If the teacher and the external specialist consider that the information gathered about the pupil is insufficient, and that more detailed advice must be obtained from other outside professionals, then the consent of the pupil’s parents will be sought.
Request for statutory assessment
For a few pupils the help given by schools through School Action Plus may not be sufficient to enable the pupil to make adequate progress. It will then be necessary for the school, in consultation with the parents and any external agencies already involved, to consider whether to ask the LA to initiate a statutory assessment. Where a request for a statutory assessment is made to the LA, the pupil will have demonstrated significant cause for concern and the school will provide written evidence to the LA detailing:
• the school’s action through School Action and School Action Plus;
• individual education plans for the pupil;
• records of regular reviews and their outcomes;
• the pupil’s health including the pupil’s medical history where relevant;
• views of the parents and of the pupil;
• involvement of other professionals; and
• any involvement by the social services or education welfare service
When the LA receives a request for a statutory assessment, it must decide within six weeks whether to carry out such an assessment.
Statutory Assessment of Special Educational Needs
Statutory assessment involves consideration by the LA, working cooperatively with parents, the child’s school and, as appropriate, other agencies, as to whether a statutory assessment of the child’s special educational needs is necessary. A child will be brought to the LA’s attention as possibly requiring an assessment through a request by the child’s school, from a parent or a referral by another agency. Where the evidence presented to the LA suggests that the child’s learning difficulties have not responded to relevant and purposeful measures taken by the school and external specialists and may call for special educational provision which cannot reasonably be provided within the resources normally available to mainstream schools, the LA will consider the case for a statutory assessment of the child’s special educational needs. The LA may decide that the degree of the pupil’s learning difficulty and the nature of the provision necessary to meet the child’s special educational needs is such as to require the LA to determine the child’s special educational provision through a statement of special educational needs.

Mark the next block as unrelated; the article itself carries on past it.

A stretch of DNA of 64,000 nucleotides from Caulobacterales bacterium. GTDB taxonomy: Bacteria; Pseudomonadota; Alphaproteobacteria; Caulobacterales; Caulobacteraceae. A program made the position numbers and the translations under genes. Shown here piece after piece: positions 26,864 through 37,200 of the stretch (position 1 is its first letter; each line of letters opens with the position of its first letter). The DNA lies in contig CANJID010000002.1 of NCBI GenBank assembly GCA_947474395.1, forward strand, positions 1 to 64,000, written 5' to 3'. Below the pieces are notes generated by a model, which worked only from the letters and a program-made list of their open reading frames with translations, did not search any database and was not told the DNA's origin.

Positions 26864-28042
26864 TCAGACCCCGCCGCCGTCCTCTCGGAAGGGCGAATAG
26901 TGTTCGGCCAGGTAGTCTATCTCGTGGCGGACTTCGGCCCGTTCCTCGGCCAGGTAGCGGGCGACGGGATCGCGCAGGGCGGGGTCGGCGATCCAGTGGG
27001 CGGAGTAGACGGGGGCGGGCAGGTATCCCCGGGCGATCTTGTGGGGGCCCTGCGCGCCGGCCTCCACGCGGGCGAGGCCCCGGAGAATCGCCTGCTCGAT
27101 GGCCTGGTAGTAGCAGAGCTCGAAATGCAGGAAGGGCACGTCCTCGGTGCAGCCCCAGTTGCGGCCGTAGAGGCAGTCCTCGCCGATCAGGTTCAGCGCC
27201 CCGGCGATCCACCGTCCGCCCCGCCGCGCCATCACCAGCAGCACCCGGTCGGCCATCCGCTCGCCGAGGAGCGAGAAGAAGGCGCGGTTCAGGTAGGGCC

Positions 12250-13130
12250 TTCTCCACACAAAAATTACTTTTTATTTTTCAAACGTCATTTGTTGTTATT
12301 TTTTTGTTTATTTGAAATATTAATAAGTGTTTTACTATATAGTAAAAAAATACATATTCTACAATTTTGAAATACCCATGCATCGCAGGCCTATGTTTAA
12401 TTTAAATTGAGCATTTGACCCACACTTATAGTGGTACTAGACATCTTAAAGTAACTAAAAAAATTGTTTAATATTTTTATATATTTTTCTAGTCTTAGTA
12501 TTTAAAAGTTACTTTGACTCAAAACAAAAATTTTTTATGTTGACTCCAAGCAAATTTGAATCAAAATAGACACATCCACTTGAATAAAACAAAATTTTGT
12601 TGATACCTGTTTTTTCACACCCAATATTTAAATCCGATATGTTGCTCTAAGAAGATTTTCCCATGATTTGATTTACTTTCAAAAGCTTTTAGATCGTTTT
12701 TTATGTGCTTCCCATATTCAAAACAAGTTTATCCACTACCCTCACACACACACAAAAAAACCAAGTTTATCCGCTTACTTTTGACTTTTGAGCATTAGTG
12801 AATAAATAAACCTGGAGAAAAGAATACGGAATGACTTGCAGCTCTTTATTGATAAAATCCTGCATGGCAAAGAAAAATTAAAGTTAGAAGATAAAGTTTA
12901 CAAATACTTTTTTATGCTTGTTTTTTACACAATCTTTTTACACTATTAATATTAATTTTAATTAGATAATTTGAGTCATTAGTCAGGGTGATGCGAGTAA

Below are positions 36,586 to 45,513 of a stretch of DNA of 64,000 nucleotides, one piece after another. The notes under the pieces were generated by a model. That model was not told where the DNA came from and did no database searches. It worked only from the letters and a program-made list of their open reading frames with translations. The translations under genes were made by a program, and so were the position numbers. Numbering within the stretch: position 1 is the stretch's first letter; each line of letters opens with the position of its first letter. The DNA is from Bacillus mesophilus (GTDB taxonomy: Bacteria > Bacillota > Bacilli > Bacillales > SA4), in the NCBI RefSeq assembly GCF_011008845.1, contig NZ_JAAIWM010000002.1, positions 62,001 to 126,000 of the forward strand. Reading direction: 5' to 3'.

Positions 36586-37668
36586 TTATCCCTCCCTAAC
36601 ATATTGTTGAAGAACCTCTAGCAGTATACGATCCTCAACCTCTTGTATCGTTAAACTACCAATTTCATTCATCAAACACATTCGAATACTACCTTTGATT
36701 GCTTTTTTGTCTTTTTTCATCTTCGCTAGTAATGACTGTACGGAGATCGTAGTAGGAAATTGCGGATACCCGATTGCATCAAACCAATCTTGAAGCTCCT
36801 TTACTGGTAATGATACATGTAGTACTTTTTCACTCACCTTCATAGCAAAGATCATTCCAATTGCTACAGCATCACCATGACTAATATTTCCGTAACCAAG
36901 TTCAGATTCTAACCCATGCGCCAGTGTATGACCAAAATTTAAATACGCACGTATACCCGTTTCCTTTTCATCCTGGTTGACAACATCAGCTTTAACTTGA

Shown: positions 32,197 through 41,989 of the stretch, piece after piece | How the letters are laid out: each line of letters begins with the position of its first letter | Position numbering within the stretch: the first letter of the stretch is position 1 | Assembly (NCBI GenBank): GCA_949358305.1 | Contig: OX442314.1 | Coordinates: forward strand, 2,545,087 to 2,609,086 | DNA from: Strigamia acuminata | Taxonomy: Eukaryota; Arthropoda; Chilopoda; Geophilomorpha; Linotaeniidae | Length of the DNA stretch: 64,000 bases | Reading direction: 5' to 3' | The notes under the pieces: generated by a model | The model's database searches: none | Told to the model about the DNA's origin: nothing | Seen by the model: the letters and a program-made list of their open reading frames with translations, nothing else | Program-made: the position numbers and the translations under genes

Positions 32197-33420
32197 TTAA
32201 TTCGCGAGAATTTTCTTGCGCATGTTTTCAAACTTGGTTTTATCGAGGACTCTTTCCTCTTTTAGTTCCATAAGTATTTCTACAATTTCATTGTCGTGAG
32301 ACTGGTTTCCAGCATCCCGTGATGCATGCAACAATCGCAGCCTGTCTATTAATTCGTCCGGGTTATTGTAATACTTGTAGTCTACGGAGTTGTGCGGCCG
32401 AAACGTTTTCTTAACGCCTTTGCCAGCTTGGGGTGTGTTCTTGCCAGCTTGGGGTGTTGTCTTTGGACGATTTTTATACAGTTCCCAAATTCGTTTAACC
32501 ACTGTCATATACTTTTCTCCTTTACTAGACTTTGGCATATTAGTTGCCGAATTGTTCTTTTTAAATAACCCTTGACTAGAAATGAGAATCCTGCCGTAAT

A statement of special education needs will include:
• the pupil’s name, address and date of birth;
• details of all of the pupils special needs;
• identify the special educational provision necessary to meet the pupil special educational needs;
• Identify the type and name of the school where the provision is to be made;
• Include relevant non-educational needs of the child;
• Include information on non-educational provision.
All children with statements of special educational needs will have short-term targets set for them that have been established after consultation with parents. These targets will be set out in an IEP and be implemented, at least in part and as far as possible, in the normal classroom setting. The delivery of the interventions recorded in the IEP will continue to be the responsibility of the class teacher.
Annual review of a statement of special educational needs
All statements will be reviewed at least annually with the parents, the pupil, the LA and the school to consider whether any amendments need to be made to the description of the pupil’s needs or to the special educational provision specified in the statement. The annual review should focus on what the child has achieved as well as on difficulties that need to be resolved. The annual review held in year 9 is particularly significant in preparing for the pupil’s transition to employment, the further education sector, work-based training, higher education and adult life. The aim of the annual review in year 9 and subsequent years is to review the young person’s statement and draw up and review the Transition Plan.